I finished the cleaning just in time. As I put on a jacket to go out and watch the stars a while, my left shoulder went out of joint. It had better pop back in by Monday. I can't cook one-handed.
L'Invitation au Voyage
by Charles Baudelaire
My child, my sister, dream How sweet all things would seem Were we in that kind of land to live together, And there love slow and long, There love and die among Those scenes that image you, that sumptuous weather. Drowned suns that glimmer there Through cloud-disheveled air Move me with such a mystery as appears Within those other skies Of your treacherous eyes When I behold them shining through their tears. There, there is nothing else but grace and measure, Richness, quietness, and pleasure. Furniture that wears The lustre of the years Softly would glow within our glowing chamber, Flowers of rarest bloom Proffering their perfume Mixed with the vague fragrances of amber; Gold ceilings would there be, Mirrors deep as the sea, The walls all in Eastern splendor hung- Nothing but should address The soul's loneliness, Speaking her sweet and secret native tongue. There, there is nothing else but grace and measure, Richness, quietness, and pleasure. See, sheltered from the swells There in the still canals Those drowsy ships that dream of sailing forth; It is to satisfy Your least desire, they ply Hither through all the waters of the earth. The sun at close of day Clothes the fields of hay, Then the canals, at last the town entire In hyacinth and gold: Slowly the land is rolled Sleepward under a sea of gentle fire. There, there is nothing else but grace and measure, Richness, quietness, and pleasure.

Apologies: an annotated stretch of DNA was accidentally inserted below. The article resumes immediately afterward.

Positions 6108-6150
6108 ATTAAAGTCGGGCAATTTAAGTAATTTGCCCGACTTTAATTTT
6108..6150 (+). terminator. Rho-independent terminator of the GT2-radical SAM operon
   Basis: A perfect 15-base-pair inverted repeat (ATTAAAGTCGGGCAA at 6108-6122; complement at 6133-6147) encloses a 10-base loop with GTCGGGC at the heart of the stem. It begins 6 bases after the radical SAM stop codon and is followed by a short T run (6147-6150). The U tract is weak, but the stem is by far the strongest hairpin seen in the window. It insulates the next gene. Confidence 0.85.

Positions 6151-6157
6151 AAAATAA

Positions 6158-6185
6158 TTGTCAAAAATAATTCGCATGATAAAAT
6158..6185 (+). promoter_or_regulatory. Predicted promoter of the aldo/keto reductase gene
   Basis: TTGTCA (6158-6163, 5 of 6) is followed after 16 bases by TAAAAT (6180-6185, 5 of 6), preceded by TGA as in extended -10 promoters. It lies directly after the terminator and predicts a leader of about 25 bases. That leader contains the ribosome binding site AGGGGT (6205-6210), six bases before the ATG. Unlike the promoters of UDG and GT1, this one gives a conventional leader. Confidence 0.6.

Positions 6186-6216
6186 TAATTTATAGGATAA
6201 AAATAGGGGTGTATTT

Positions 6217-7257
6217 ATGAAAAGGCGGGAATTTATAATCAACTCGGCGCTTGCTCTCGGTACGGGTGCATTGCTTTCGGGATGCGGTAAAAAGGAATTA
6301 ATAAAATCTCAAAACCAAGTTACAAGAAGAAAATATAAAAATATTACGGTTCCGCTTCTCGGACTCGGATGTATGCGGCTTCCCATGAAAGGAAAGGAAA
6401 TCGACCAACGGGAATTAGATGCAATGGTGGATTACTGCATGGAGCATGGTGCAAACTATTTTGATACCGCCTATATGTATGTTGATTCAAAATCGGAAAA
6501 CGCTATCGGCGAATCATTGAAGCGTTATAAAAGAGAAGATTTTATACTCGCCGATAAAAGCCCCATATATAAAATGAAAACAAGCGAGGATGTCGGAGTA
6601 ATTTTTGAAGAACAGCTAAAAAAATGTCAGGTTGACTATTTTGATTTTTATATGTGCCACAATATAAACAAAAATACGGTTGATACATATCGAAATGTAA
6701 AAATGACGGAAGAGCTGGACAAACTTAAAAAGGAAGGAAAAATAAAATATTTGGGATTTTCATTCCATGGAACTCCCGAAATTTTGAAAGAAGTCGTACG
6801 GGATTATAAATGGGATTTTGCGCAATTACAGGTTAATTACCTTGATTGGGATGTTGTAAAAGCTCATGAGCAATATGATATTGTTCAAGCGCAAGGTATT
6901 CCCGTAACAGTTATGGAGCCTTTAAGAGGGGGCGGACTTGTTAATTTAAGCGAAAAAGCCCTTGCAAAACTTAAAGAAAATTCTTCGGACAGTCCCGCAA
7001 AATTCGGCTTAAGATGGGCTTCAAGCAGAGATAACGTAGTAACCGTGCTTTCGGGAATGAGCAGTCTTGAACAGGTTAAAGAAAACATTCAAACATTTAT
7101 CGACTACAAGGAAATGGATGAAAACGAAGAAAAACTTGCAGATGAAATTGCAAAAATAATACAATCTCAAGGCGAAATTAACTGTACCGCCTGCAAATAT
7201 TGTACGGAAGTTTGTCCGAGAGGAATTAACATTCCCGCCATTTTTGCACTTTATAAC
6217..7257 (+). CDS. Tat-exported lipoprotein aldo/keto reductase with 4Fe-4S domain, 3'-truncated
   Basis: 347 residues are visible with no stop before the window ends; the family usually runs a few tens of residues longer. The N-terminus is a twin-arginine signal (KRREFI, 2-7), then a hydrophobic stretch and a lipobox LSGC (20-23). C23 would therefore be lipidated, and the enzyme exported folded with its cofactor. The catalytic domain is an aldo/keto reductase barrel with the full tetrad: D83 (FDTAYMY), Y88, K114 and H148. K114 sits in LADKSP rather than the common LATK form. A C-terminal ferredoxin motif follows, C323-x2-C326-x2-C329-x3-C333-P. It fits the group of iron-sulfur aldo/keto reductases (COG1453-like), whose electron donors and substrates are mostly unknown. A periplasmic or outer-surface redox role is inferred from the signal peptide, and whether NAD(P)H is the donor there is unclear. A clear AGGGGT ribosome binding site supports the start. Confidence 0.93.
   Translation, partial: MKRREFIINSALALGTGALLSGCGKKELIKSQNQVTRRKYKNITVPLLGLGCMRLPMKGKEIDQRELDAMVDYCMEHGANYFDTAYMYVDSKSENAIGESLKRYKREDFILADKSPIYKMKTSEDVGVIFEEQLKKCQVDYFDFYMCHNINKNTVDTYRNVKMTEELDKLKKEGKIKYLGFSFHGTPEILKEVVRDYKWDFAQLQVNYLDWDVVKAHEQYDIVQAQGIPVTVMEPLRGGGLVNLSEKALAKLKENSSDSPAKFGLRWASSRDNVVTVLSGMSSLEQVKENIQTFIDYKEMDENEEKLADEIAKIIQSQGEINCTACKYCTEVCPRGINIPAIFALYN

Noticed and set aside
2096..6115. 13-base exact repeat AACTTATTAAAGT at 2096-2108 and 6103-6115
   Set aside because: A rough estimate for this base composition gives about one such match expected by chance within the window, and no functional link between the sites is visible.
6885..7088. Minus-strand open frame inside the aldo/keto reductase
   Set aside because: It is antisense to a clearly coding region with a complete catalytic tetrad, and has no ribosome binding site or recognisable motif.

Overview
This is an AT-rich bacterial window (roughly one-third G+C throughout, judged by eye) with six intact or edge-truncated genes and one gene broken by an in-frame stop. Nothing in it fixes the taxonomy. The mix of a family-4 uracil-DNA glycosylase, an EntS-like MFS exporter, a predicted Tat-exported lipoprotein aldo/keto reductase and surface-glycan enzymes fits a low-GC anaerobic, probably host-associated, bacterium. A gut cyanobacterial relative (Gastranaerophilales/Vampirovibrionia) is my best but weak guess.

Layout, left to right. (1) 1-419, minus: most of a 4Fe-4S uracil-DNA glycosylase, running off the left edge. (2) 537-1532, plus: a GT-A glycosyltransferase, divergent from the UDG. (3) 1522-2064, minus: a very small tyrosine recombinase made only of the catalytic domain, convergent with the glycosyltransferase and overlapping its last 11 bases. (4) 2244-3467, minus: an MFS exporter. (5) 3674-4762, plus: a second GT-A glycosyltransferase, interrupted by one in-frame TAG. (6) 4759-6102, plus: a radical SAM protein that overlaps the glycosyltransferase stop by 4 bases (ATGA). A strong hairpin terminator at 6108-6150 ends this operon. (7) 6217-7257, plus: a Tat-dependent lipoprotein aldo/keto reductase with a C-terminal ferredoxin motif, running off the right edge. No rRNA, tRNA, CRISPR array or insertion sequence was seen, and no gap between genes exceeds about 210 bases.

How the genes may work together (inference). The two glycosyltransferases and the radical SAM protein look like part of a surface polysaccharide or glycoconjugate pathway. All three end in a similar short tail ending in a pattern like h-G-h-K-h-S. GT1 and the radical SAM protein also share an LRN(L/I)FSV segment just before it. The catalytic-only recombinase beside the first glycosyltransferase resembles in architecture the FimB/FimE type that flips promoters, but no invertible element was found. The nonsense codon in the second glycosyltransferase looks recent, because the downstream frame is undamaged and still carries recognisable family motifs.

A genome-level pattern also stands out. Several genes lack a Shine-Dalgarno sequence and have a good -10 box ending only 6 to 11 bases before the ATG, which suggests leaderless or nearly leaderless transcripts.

Now I faintly hear a whisper of breeze, once again rising before the sun. The common world comes back to life. Another day much like yesterday, I suspect. The season threatens to settle into monotony. I hope for rain to come soon, and wash away the last leaves, and my incipient ennui as well.